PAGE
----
Doll talks first week in Topeka at town hall meeting


Debates largely formed around rural-urban cleavages.

Debates largely formed around rural-urban cleavages.


Interesting, intense, overwhelming and cool were among the words John

Doll used to describe his first official week as a state


"I was tired as could be by Wednesday, but you just keep going. You remember it's 90 days and you make yourself go," he said.

Doll held the first of what he plans to be weekly town hall meetings

Saturday morning at Patrick Dugan's Coffee House, 301 N. Main St. Doll

spoke about some of the items on the agenda in Topeka, including taxes,

immigration, gun control and transportation, and said he found it

interesting that many of these topics weren't divided along party lines.

"It's more urban vs. rural, and that's going to be play huge because

there's only like 15 of us this side of Salina. And so we have to form

coalitions, we have to form friendships with our colleagues and that's

going to be extremely important," he said to the approximately 20 people

in attendance.

In a separate interview, Doll said one of the main reasons he ran for

state representative is because he wants to be southwest Kansas' voice

concerning property taxes.

"All taxes to me are evil, but the Lucifer of them is property tax,"

he said, adding that it is his concern that they will have to be

increased in order to offset having the lack of income tax revenue. "Out

here, I hardly ever heard anyone complain about Kansas income tax, but

when you get to the city, you hear about property tax. And to me, income

tax is a more fair tax than property tax. I don't like any of them, but

I've got a good feeling (the offset) is going to come from property

taxes, which out here kills us because most of us own a home or farm."

In terms of immigration, Doll said that he observed rural and urban

differences in perspective, as well, and reiterated the importance of


"They (urban representatives) see it as a drain on our society. We

(rural representatives) see it as a necessity to our economy. So that's

going to be huge. So what we've been trying to do, at least what I'm

trying to do, is build coalitions with some people from eastern Kansas,

so they can surely understand where we're at on this," he said, adding

that he wants to ensure that immigrants are able to obtain driver's

licenses and insurance. "And we can do that at the state level."

Doll also shared his views on gun control as another topic circulating among legislators.

"I think so far, at the very start, there's been 15 bills introduced.

There, again, that's going to go to the committees and such before I

get to see it," he said. "I'm a western Kansas dude. You know, I believe

in the right to bear arms, for the most part, completely and entirely,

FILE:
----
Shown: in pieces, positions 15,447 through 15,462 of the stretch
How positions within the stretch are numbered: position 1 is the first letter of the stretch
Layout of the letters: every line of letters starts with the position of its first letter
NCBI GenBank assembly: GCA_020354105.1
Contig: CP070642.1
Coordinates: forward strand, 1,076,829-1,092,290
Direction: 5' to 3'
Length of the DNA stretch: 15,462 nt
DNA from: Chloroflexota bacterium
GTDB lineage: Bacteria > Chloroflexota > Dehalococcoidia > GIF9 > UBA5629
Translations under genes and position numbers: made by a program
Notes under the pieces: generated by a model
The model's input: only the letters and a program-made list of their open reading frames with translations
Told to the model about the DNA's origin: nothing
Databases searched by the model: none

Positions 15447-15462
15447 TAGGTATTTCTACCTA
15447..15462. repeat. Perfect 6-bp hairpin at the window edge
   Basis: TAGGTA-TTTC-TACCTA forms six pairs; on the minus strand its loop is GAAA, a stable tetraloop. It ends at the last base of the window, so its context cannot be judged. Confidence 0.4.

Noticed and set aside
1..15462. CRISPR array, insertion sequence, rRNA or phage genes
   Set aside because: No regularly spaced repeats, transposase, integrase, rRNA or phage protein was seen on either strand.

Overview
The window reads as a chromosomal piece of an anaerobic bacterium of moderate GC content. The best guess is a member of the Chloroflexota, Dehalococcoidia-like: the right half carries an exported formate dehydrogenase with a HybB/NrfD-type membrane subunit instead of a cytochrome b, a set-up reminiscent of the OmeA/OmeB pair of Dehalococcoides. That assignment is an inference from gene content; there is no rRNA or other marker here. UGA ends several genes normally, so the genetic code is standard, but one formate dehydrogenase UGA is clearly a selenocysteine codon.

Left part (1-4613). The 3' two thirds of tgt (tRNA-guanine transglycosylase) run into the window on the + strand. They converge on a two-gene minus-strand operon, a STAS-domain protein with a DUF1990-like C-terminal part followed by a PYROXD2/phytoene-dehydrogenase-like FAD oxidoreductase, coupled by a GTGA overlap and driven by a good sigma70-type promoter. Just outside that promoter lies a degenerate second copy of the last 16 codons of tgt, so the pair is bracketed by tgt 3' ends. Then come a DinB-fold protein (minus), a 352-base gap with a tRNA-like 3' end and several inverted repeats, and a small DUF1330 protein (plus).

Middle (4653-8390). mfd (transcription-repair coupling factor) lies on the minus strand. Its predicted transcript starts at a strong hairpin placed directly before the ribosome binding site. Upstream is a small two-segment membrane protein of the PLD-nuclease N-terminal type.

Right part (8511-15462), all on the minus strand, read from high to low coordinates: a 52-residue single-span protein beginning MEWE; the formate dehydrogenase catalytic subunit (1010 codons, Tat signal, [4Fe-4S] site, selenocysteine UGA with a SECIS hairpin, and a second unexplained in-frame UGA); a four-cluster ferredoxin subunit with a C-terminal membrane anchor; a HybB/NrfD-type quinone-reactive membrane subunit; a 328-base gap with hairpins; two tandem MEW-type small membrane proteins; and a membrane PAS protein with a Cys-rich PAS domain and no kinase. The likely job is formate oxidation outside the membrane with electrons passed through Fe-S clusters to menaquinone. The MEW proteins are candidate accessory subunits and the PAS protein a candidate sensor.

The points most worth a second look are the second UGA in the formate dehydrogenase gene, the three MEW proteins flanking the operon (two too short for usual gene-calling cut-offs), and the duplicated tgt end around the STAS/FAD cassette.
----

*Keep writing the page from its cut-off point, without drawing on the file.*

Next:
so we're going to be fighting the east."

On the subject of transportation, Doll said that the state is looking

to combine the Kansas Turnpike Authority and the Kansas Department of

Transportation and that Gov. Sam Brownback said that this combination

would mean about $14 million for the general fund.

"There's pushback, of course, from the people in the northwest.

There's pushback from people who are involved with the KTA, but

personally, I need your guys' opinion on it," he said. "I feel like we

can help Garden City in ways that might not ever have anything to do

with the state Legislature. And I want to guarantee you, the passion I

have for Garden City is huge, and anytime that we can do anything to

help Garden City, whether it's at the Legislature or just the people

that you meet, the lobbyists and those sort of things, I'm going to be

all about that."

One way he already sees an opportunity to do that is by working with

Mark Hutton, a Wichita representative who owns Hutton Construction in

Garden City. He said that Hutton has been in contact with Garden City

City Manager Matt Allen about housing development in Garden City.

Lona DuVall, president of the Finney County Economic Development

Corp., said that Hutton Construction typically does industrial work.

"They haven't done housing out here. Now, they're thinking maybe they

should look at some housing projects. They're really aggressive guys,"

DuVall said.

Doll also made an announcement regarding his wife, Janet Doll.

"She filed to run for the city commission (Friday) afternoon," he

said, adding that current city commissioners Chris Law and Melvin Dale,

who filled in to serve the remainder of Doll's term, also have re-filed.

The election for city commissioners will be in April, and in a

separate interview, Janet Doll said she feels she has a pretty good feel

about the direction the city wants to go in.

"I'm very excited about Garden City. I care deeply for it. We are set

to grow greatly, and I am very appreciative of the economic stability

we have here, and it's just home," she said.

Janet Doll serves on the city's planning commission board, the

housing authority board, the Capital Improvement Project board, the

Downtown Vision board, as well as the auxiliary board for the Garden

City Regional Airport. She said she hopes to see more efforts toward

bringing in out-of county tax dollars and promotion of events in Garden


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